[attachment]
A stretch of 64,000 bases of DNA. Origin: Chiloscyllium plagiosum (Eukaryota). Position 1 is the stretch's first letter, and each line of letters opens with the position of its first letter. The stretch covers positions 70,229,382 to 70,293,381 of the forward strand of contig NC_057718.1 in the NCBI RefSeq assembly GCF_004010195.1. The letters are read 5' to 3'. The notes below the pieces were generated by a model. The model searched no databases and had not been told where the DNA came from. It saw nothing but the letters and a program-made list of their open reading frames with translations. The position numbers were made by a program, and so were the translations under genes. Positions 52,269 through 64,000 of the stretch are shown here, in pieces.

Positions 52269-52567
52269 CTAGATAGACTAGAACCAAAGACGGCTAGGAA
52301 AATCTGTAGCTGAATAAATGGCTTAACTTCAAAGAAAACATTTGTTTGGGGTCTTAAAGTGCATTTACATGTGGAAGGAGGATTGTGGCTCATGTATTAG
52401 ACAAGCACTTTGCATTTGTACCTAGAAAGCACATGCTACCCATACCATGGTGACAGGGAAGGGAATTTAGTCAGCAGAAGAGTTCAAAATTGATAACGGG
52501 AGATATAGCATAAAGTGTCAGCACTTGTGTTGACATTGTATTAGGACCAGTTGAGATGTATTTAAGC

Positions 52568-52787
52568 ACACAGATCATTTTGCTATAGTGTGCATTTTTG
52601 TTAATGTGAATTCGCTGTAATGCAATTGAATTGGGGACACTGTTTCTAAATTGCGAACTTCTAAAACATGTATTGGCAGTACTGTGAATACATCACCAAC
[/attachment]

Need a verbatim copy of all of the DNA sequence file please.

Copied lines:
A stretch of 64,000 bases of DNA. Origin: Chiloscyllium plagiosum (Eukaryota). Position 1 is the stretch's first letter, and each line of letters opens with the position of its first letter. The stretch covers positions 70,229,382 to 70,293,381 of the forward strand of contig NC_057718.1 in the NCBI RefSeq assembly GCF_004010195.1. The letters are read 5' to 3'. The notes below the pieces were generated by a model. The model searched no databases and had not been told where the DNA came from. It saw nothing but the letters and a program-made list of their open reading frames with translations. The position numbers were made by a program, and so were the translations under genes. Positions 52,269 through 64,000 of the stretch are shown here, in pieces.

Positions 52269-52567
52269 CTAGATAGACTAGAACCAAAGACGGCTAGGAA
52301 AATCTGTAGCTGAATAAATGGCTTAACTTCAAAGAAAACATTTGTTTGGGGTCTTAAAGTGCATTTACATGTGGAAGGAGGATTGTGGCTCATGTATTAG
52401 ACAAGCACTTTGCATTTGTACCTAGAAAGCACATGCTACCCATACCATGGTGACAGGGAAGGGAATTTAGTCAGCAGAAGAGTTCAAAATTGATAACGGG
52501 AGATATAGCATAAAGTGTCAGCACTTGTGTTGACATTGTATTAGGACCAGTTGAGATGTATTTAAGC

Positions 52568-52787
52568 ACACAGATCATTTTGCTATAGTGTGCATTTTTG
52601 TTAATGTGAATTCGCTGTAATGCAATTGAATTGGGGACACTGTTTCTAAATTGCGAACTTCTAAAACATGTATTGGCAGTACTGTGAATACATCACCAAC